Fletch@ is one of the UK’s leading Deaf SignSong performers. Otherwise known as Jayne Fletcher-Brander, the 36-year-old from Wolverhampton explains how music has kept her going “through her darkest days”.
It wasn’t until senior school that I realised I was deaf
I was born prematurely. The nerves in my ears hadn’t developed correctly, which meant I was profoundly deaf.
My family were all hearing with no experience of Deaf culture, identity or the language. My parents believed that I would ‘get by’ in the normal hearing world. I was 7 when I switched to a school which had a deaf base and first introduced to British Sign Language (BSL).
I learnt to sign and used it to communicate at school with friends – but I wasn’t allowed to sign at home. In fact, it wasn’t until senior school that I realised I was deaf – I thought my hearing aids, radio aids and using sign was ‘normal’. I was so confused when I was bullied for being deaf.
I realise my parents had been in total denial; for instance, they would refer to my deaf friend, who couldn’t talk or hear anything at all, saying: “your friend is deaf, you are not – you can hear, you can talk!”.
How I learnt my first song
Aged 9, I was at home when I heard a female voice singing. I asked my mum what the noise was and she pointed at the stereo. I didn’t understand what she meant. She showed me a CD case – it was Celine Dion – pulled out the lyrics card and tried to explain what singing was, using her finger to follow the words while mouthing the lyrics. I was lipreading my mum, following the words, and trying to hear the music – and I just thought, wow!
It’s strange to remember my mum encouraging me to sign to it, considering her viewpoint on my deafness and use of BSL. But, thanks to my mum, that moment was the start of my passion for music.
Watching MTV after that, seeing all the different bands excited me. I wanted to be a famous pop artist with a twist – I was going to sign, not sing. I thought it was a unique idea because I’d never had a deaf role model to follow.
People learning to sign would be a massive help
It is so much more difficult for a deaf person to accomplish something than for a hearing person. We have communication barriers to overcome and face prejudice because we are a minority. People lack awareness of deafness and deaf issues.
If children were introduced to BSL in school instead of French or German, for instance, it would be so much easier for deaf people to communicate – and the mental health of deaf people would improve.
I struggled for years with mental health issues such as anxiety, depression, self-harm and suicidal impulses. I feel they’re all caused by barriers around communication – so few people around me signed and I could only express myself through music.
I had extremely low self-esteem and confidence and I hid myself away, learning lyrics to songs and translating them into sign language. This is what I owe my life to – through my darkest days, the music kept me going.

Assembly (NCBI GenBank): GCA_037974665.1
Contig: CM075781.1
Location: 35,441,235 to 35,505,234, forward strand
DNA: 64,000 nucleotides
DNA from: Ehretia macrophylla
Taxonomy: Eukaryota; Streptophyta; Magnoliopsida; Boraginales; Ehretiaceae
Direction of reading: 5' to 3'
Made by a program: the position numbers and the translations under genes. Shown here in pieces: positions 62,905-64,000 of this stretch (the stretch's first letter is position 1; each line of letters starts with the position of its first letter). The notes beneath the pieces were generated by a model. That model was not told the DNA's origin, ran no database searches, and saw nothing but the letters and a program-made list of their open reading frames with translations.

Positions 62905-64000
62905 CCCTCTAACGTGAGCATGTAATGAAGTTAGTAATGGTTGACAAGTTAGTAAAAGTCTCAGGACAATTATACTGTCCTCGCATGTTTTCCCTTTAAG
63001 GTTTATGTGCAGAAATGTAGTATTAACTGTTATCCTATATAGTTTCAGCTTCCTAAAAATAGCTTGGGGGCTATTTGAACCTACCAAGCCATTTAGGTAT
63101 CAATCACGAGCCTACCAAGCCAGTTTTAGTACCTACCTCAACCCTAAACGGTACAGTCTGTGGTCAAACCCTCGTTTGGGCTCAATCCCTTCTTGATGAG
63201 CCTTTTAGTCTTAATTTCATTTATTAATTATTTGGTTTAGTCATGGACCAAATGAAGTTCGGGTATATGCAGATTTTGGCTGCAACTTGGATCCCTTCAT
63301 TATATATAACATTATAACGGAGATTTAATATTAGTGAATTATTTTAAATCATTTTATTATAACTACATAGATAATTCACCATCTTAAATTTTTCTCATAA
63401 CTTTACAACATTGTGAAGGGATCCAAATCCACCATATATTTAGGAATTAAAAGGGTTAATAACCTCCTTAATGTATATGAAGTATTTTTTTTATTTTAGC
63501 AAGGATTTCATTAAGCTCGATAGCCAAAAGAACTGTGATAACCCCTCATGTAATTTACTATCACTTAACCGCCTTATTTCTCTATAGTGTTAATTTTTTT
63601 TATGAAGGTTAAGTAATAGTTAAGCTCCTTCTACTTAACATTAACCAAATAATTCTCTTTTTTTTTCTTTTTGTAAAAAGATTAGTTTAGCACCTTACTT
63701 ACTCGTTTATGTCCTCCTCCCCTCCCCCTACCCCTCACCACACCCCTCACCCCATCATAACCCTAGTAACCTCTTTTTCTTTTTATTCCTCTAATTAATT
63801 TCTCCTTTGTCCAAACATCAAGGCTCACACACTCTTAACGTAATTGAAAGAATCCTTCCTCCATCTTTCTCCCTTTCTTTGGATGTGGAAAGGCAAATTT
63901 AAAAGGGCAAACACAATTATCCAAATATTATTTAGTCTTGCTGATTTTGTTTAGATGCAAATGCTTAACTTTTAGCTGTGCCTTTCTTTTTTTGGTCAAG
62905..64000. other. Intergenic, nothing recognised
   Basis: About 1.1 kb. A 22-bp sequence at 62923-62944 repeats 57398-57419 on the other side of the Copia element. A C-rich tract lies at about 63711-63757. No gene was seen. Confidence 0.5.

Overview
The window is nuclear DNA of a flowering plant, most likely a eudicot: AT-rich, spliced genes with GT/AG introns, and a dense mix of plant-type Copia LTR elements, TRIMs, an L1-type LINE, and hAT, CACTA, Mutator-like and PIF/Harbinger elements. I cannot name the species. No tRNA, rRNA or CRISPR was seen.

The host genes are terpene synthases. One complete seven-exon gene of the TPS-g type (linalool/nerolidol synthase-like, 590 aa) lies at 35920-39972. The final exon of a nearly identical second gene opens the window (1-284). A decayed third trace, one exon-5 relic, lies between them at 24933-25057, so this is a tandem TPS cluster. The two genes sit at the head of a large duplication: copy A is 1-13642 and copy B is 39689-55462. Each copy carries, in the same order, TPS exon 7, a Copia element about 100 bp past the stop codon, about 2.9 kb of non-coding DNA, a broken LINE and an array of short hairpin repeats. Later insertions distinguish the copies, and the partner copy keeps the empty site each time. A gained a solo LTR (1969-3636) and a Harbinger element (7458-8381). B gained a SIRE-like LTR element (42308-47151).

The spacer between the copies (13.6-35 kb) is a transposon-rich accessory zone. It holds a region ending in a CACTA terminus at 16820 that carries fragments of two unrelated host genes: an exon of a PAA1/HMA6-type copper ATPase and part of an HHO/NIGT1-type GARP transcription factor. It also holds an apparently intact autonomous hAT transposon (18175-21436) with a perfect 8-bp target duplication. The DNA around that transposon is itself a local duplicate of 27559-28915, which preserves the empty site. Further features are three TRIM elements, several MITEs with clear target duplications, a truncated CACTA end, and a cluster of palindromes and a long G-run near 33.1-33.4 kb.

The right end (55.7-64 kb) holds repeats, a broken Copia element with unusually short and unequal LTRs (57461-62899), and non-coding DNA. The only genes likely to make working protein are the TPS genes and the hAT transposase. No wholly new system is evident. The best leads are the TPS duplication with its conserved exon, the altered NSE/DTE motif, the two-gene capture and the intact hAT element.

Video: Fletch@ signs ‘Perfect to Me’
My advice has always been “never give up on your dream”
If people say ‘you can’t do it, you’re deaf’, find a way and prove them wrong.
To get where I am today has been both exhilarating and challenging. Hearing performers have the privilege of already knowing the meaning of the words. BSL is my first language and I have to learn what the lyrics mean in English before I can translate them in BSL.
The music has beats that hearing people can use to time their performance; I have to rely on a combination of counting and visual cues from an interpreter. An interpreter is an integral part of my work. I have to teach them my translation and what parts of the music I can and can’t hear so they can support me when I’m on stage.
If I don’t provide my own interpreter, I rely on the organisers to book one and this takes a little more planning. Subsequently I lose bookings if it’s seen as ‘too much hassle’.
The acoustic environment is very challenging for deaf people, too. My soundcheck takes longer than a hearing person’s.
I love performing and signing songs because, for me, it’s a powerful tool to express my inner feelings and past experiences. After a performance, I feel better in myself because I’ve got rid of everything that was bothering me.
I get such a buzz seeing the reactions of my audience
Depending on the song, they could be in floods of tears or cheering and screaming. I love opening up people’s minds to the Deaf world and the beauty of our language.
There can be criticism, too, of course, which naturally every performer gets because you’re baring all to your audience. The hardest thing for me is receiving abusive and derogatory comments. But I always get up, get stronger every day, and carry on being fabulous Fletch@.
Music is my life – and no one will ever take that away from me.
To learn more about Fletch@ or to join her signing choir, visit Fletch@’s website.